The Fed’s Flow of Funds report was released at noon, and showed a continuing healing of the household balance sheet: Assets grew, liabilities shrank, so Net Worth improved. Debt-to-income continued to decline (now 127%) from a peak of 136% (still much work to do here). Even Owners’ Equity as Percentage of Household Real Estate continued its rebound off a hideous 34% bottom about one year ago. (That chart, to my eye, really encapsulates all that went wrong; it’s a picture that really is worth 1,000 words.)
Here’s the down and dirty:
The trendline for Debt-to-Income is at about 114% which, absent rising Personal Disposable Income, implies a need to shed an additional $1.5 trillion in liabilities.
A (bullish) wirehouse has come out with some observations, among them this troubling nugget:
Household assets rose 1.0%, or $657 billion, to $68.2 trillion. The rise in assets was driven entirely by financial assets – the continued recovery in the equity market. Household equity assets rose 4.6%, or $534 billion, to $12.1 trillion. Meanwhile, in a sign that the recovery in home prices may have run out of steam, the value of real estate assets fell 0.3% to $18.2 trillion.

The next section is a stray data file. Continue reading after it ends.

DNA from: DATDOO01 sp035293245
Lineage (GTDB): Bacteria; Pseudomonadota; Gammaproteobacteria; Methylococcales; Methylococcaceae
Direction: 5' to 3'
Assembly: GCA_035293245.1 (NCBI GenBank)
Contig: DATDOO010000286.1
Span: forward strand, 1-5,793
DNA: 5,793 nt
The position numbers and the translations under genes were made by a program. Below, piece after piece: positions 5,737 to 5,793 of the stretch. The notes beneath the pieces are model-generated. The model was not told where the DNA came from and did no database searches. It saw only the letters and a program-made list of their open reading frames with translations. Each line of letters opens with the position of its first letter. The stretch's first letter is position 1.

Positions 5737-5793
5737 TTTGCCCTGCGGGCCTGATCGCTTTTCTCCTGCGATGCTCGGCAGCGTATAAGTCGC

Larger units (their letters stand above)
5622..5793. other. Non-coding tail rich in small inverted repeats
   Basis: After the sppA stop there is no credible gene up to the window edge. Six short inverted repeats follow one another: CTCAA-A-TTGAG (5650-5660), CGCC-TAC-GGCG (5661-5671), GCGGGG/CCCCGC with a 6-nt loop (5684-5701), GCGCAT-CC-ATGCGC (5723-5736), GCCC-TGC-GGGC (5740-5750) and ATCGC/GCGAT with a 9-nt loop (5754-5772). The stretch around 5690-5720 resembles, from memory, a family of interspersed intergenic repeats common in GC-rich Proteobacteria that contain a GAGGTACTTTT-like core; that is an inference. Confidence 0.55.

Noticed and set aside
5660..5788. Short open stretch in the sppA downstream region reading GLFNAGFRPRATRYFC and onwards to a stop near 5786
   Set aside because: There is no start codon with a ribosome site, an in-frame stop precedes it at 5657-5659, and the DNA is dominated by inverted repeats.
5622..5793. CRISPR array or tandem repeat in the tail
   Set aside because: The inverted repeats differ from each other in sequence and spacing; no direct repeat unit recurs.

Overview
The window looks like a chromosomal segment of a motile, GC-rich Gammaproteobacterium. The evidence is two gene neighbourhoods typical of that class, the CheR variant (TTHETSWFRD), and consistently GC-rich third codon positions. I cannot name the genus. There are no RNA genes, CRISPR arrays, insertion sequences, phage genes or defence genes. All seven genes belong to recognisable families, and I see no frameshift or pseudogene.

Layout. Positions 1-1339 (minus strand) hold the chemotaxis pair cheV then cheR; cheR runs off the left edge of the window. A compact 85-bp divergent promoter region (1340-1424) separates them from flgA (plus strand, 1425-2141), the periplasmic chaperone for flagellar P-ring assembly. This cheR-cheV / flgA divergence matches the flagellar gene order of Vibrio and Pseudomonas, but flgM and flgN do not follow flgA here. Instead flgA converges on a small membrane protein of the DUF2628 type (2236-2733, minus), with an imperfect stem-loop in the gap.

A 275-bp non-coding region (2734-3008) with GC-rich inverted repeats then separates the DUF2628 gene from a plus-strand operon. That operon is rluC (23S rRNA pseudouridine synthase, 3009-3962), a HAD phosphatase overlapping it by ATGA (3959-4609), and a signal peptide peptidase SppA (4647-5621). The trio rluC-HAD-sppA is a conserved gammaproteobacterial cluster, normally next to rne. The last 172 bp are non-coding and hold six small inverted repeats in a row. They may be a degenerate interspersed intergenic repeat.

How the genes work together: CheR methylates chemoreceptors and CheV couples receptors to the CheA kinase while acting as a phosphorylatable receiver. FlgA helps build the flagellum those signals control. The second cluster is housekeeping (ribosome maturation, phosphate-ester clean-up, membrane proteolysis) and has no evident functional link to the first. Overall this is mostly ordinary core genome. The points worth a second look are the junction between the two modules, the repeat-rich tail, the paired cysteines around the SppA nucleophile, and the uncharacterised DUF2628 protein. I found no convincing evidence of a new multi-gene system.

I do not find it at all heartening that the “rise in assets was driven entirely by financial assets,” as it goes without saying that leaving our collective fate to the whim of the markets can prove a bit problematic (see: 2008). It’s also disheartening — though certainly no surprise — that “the recovery in home prices may have run out of steam.” And that’s coming from bulls!
If time allows, I’ll take a deeper dive into the report. It is always chock full of goodies and among my favorites to dig into.